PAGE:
TMI wasn't caused by a computer failure but the accident was made vastly worse by an error of computer design. Specifically, TMI-2 had a terrible user interface.
See, See. UI is important!!!!
I'm a nuclear engineer and I think the use of the term UI for the control room is somewhat 'simplistic'. I personally think a major issue was over design in a certain area (redundant alarms), and lack of safety systems that would prevent the core from melting even with a LOCA in place. It was two hours after the shutdown when the fuel melting began at TMI-2. This was a scenario where the operators couldn't understand what was happening. Now from an operator's perspective (who sits in the operator room) you're not looking at a "UI" in the traditional CS sense. Here is an image of a control room: http://www.ornl.gov/info/ornlreview/v38_1_05/images/a11_controls_full.jpg The events leading up to the disaster started on the secondary side (non-core) leading to a LOCA (Loss of Coolant Accident). For those unfamiliar with the term "secondary side". The secondary side of a Nuclear Power Plant is similar to that of any power generating plant, meaning the secondary side does not contain the reactor core.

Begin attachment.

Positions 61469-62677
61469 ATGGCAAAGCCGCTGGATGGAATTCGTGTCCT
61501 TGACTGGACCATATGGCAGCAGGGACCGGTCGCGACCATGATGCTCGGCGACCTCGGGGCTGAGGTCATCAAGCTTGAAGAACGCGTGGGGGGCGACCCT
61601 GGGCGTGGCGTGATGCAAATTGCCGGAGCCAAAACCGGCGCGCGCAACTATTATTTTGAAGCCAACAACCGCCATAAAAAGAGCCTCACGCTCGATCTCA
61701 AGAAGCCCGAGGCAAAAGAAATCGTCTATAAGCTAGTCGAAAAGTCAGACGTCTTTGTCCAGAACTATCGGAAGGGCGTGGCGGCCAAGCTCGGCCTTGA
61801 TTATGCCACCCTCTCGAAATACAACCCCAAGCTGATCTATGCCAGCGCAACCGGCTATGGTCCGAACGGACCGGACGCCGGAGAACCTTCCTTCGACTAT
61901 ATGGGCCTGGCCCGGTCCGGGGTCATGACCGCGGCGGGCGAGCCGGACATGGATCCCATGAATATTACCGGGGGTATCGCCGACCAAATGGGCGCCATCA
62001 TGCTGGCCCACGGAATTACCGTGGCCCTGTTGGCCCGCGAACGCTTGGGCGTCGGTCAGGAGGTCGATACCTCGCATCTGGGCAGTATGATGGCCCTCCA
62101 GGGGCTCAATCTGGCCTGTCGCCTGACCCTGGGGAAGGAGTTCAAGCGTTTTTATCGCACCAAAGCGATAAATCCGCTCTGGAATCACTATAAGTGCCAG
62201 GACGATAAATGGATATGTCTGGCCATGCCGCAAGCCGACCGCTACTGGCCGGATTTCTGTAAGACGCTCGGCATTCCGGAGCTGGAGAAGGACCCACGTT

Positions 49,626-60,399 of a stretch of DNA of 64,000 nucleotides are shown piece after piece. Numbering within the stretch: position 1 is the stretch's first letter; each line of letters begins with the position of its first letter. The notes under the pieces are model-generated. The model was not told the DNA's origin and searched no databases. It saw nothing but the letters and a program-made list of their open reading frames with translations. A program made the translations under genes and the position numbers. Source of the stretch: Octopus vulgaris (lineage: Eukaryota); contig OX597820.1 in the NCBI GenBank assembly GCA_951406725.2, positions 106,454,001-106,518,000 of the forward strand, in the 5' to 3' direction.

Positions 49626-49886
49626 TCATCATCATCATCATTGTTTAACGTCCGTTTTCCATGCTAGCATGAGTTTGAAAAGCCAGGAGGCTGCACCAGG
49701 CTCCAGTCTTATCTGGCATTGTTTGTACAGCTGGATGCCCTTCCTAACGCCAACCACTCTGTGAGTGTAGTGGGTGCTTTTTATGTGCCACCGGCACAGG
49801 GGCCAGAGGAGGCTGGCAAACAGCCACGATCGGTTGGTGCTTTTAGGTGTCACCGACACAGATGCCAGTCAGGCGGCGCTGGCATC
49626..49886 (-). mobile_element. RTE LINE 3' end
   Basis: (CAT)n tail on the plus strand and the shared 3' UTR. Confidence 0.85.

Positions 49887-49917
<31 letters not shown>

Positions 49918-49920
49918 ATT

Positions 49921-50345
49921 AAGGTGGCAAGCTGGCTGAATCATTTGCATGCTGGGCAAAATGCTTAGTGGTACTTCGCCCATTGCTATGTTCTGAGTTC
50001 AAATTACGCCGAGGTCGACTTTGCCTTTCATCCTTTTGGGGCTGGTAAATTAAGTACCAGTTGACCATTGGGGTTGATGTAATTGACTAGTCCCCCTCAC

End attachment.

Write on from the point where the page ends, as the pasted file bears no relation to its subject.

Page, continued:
In any formula, constants (especially those obtained from handbooks) are to be treated as variables.